What is the future of retail? An interview with Giuseppe Stigliano
What is the future of retail? How is it? Is it true that physical retail points are doomed? I have addressed these issues and a few more with Giuseppe Stigliano, co-author with Philippe Kotler – the “father” of contemporary marketing – of the book entitled “Retail 4.0 – 10 rules for the digital era ”, a book that stamps out several myths.
I started our conversation with a direct question: if
rules for saving retail through a digitalization process are so easy, why are
they not applied?
<<Because we are humans, it is the same with smoking. I know it is harmful, but I cannot give up >>.
It is also my belief, only represented in a better and clearer way.
Needless to say, Giuseppe knows retail very well. And, thanks to its knowledge, he could explain that shops are not doomed, as it is often claimed: <<Otherwise, why should Amazon have purchased Whole Foods?>>, he argued. << The real issue, when it comes to the digital world, is that customers’ needs are neglected; products are manufactured first, and only then people start thinking about triggering a demand for them. Think about all those people who first create an app and then complain about the fact that it is not being used: maybe such app was useless, maybe we were in need for something different. In short, these issues are still pending >>.
The end of brand loyalty
So retail is not undergoing a crisis, it is the original model which is suffering. And Giuseppe summarized the key strategies to leave this stalemate situation as follows:
- Service intended as a proof of a fully customer-oriented approach
- Social interaction as a space of aggregation
- Sustainability interpreted as an holistic concept: environmental sustainability, financial sustainability, social sustainability
<<The market represents a permanent challenge, since brand loyalty is definitely over. After all, also religious faith and trust in politics are over, so why should the loyalty towards brands making shoes, bags or electrical appliances be different ?>>, explained Giuseppe. <<The right strategy is nourishing the rapport with both long-term customers and new ones every day. This is what Nike has been doing, for instance, by sending me tailor made diets designed on the basis of data collected about my lifestyle >>.
Real customers’ three categories
In addition to being a writer, professionally speaking, Giuseppe Stigliano is also the General Manager of J.Walter Thompson and he works with targeting a lot. He has split shops customers into three categories: locators, explorers, dreamers. Locators already know what they want, they are not after any experiences in the specific moment they enter a shop . Take me as an example, when I go into a supermarket and quickly buy what I need. Explorers are those who enter shops and browse around and need to be convinced to buy something. For them and for the dreamers, those who look at a Ferrari car into a showroom with dreamy eyes, the purchasing experience means everything.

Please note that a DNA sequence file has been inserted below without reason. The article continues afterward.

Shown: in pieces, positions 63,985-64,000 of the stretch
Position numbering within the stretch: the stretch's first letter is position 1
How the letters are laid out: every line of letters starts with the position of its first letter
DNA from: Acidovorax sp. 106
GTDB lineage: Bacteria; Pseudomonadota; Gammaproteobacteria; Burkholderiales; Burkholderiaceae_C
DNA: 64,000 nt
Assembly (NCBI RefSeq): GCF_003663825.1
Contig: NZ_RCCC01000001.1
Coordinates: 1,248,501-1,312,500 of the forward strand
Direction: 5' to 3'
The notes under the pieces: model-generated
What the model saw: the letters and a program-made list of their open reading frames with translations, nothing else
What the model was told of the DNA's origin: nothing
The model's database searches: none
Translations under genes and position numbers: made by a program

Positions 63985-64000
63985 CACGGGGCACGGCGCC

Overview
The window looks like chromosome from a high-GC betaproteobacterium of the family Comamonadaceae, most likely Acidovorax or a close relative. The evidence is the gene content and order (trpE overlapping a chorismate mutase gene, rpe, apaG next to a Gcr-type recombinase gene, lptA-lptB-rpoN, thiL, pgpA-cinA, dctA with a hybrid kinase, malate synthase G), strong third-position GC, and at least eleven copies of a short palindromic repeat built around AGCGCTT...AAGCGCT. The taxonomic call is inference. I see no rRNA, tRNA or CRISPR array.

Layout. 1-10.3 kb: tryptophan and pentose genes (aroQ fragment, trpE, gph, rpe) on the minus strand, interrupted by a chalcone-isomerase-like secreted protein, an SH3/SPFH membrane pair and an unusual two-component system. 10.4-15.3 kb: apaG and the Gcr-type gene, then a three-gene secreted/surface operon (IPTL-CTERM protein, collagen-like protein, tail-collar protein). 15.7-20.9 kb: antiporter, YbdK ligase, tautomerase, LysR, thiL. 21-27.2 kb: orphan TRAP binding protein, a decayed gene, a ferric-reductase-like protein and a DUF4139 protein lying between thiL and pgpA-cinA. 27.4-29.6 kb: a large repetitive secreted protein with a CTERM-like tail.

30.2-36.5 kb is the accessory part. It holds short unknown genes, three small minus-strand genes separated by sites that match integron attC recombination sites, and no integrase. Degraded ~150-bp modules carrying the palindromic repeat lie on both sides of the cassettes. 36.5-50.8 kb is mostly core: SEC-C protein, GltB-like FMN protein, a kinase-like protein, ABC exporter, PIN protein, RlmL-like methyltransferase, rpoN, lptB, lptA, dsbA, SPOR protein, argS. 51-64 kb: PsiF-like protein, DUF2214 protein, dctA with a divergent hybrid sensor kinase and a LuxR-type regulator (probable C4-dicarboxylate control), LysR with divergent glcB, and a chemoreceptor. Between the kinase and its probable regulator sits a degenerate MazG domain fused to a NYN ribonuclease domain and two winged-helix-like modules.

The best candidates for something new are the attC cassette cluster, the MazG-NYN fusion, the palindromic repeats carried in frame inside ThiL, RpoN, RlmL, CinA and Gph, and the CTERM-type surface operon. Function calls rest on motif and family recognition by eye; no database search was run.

<<These are the categories every retailer has to deal with, even bakers who – Giuseppe pointed out – should develop a self-service corner for those who already know exactly what they want >>.
With reference to high street shops, while I personally understand the New York Samsung store which is full of experiences to be offered to their users, maybe through an interactive helmet and fast payment systems, Giuseppe explained me that my dislike for supermarket check-out points is not really common. <<There are still many retired people who consider their chat with the cashier as a way to spend their time and the main reason why to shop in a given place. Taking that experience away from them may be detrimental>>.
Courage pays back
Moreover, Giuseppe deeply believes in the fact that the concept of “location” intended as an absolute value is obsolete. Italians are very good at selling products but they are not too used to dealing with services. Thus we have amazing sales agents who travel the world, but we can neither put together offline and online retail services, nor understand marketplaces and e-commerce. <<Unfortunately, though, there is no alternative: you need to be courageous>>. “Be brave”, as you can read in his book. <<After all, those who will not be brave enough to change, will suffer from an adverse impact more than those who will have dared trying. I am positive about this”, he concluded.
At the end of our conversation, we managed to agree about a few points – but not everything – such as the fact that the future will bring about a relevant selection of brands, and those who will not be able to innovate will be out.
What do you think about Stigliano’s opinion about retail? Tweeti @agostinellialdo.
To find out more about the digital world, you may read my latest book entitled: “People Are Media”
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